By: Sara Mack, Marketing Manager
As you probably know, the Brood X cicadas are on the way — maybe they’re already popping up in your neighborhood and backyard!
With the entire Mid-Atlantic region holding its breath in anticipation of the 17 year cicadas that are expected to swarm any day now, we’ve been thinking about what will become of all of the cicada “waste” (shells and carcasses) once they arrive. We also know we aren’t the only ones thinking about this — one of our residential subscribers asked a few weeks ago if we accept cicadas in our compost buckets. The answer is absolutely yes!
Cicadas, much like the majority of the organic waste that we accept in our Compost Crew bins, are considered to be a “green” material for our compost piles. Other examples of green materials include fruits and veggies. In contrast, “browns” are also important in compost piles to balance out the high levels of nitrogen present in the “greens”, and they include carbon-rich materials such as dried leaves and cardboard.
Cicadas are absolutely compostable, but there may be other ways to keep them from going to waste as well — we’ve been loving the cicada-focused recipes have been circulating online recently as another option. Brood X has been underground for the past 17 years, so if you’ve been waiting to try a delicacy a la cicada don’t miss your chance to try them before they disappear until 2038.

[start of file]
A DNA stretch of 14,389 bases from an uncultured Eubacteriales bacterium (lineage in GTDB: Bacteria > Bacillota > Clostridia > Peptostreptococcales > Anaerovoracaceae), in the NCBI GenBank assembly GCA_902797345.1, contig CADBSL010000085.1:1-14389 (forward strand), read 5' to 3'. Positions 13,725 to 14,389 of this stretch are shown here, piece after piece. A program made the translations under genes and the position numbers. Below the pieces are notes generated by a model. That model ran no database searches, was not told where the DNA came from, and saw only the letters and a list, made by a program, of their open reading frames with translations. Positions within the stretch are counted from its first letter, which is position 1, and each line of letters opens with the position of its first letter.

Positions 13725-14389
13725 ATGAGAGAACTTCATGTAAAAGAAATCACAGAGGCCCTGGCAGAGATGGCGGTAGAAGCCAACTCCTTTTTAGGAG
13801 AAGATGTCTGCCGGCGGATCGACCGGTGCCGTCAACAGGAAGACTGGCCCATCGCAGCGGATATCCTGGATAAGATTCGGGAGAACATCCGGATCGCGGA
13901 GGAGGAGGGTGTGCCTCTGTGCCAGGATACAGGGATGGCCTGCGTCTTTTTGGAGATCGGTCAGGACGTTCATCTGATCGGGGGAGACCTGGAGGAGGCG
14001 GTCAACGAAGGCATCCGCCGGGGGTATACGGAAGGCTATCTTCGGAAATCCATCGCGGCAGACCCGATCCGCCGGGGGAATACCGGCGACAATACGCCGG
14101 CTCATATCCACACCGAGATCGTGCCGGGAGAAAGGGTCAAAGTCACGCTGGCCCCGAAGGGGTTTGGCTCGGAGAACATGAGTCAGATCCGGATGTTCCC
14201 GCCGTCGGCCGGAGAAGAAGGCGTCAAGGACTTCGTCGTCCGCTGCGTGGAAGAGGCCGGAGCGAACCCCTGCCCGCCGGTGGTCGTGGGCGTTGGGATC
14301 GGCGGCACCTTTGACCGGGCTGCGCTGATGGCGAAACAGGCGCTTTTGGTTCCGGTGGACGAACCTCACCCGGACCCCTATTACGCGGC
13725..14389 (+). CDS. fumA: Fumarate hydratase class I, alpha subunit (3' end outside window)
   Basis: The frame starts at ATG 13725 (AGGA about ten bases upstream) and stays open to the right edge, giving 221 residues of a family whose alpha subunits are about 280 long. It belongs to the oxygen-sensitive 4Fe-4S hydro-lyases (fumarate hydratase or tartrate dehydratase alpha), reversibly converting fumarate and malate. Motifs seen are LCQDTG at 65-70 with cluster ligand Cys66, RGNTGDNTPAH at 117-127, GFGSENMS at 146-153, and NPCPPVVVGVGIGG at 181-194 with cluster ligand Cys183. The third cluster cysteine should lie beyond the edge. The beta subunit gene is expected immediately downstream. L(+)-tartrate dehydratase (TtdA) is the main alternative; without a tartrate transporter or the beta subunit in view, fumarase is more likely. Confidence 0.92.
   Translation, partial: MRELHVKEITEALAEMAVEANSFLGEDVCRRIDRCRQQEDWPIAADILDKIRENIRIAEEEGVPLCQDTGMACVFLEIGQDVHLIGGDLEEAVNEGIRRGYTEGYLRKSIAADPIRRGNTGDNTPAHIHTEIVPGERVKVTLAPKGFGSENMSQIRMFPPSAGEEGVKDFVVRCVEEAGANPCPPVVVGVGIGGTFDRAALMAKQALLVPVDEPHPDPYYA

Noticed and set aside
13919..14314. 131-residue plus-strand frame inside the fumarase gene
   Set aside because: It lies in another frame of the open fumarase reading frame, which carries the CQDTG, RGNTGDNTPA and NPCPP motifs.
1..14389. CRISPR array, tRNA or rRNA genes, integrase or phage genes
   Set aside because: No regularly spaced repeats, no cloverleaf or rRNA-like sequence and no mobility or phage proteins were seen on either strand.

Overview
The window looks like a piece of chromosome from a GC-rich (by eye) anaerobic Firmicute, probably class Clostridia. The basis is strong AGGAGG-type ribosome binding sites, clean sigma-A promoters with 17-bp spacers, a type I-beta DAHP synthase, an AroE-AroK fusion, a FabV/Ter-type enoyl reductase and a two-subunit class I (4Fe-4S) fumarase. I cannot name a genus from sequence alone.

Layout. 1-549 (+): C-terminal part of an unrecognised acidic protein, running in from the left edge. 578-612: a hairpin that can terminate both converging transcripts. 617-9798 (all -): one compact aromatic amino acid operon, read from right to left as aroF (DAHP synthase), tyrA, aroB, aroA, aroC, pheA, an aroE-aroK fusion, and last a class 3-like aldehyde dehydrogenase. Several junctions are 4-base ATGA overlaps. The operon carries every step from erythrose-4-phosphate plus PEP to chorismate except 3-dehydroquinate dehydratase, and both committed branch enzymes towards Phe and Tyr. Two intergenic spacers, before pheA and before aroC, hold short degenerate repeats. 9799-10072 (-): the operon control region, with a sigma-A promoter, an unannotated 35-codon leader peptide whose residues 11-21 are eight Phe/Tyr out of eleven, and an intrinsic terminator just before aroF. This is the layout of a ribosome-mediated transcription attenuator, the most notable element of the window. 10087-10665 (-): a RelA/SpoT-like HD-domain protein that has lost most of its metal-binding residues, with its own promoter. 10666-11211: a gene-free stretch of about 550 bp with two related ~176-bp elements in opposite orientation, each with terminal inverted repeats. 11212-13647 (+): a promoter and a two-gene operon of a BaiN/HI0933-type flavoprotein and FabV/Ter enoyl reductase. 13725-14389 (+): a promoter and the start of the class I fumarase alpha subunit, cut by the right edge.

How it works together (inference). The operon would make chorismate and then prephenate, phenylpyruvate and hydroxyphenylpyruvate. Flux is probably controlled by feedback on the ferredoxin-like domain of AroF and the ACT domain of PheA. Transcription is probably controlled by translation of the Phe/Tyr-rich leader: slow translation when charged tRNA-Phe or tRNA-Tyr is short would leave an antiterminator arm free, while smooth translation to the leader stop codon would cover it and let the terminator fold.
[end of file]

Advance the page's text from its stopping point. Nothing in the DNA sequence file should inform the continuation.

Whether you’re planning to fry them for a salty snack or dip them in chocolate for a crunchy dessert, eating insects like cicadas is actually a more sustainable choice when it comes to meat consumption than most other popular animal-derived protein options. Because cicadas don’t require any specialized land or resources, they don’t contribute to many of the problems perpetuated by factory farming such as soil degradation, deforestation, or methane production. Even though insects aren’t exactly a mainstream dish in most parts of America, they’re enjoyed in many cultures around the world, and they could be the perfect seasonal addition to your menu this summer.
If you end up composting cicadas, or trying out a cicada-based recipe, be sure to tag us in the pictures! We’re thrilled to brainstorm ways to reduce waste being sent to landfills, even in situations as unconventional as a cicada swarm.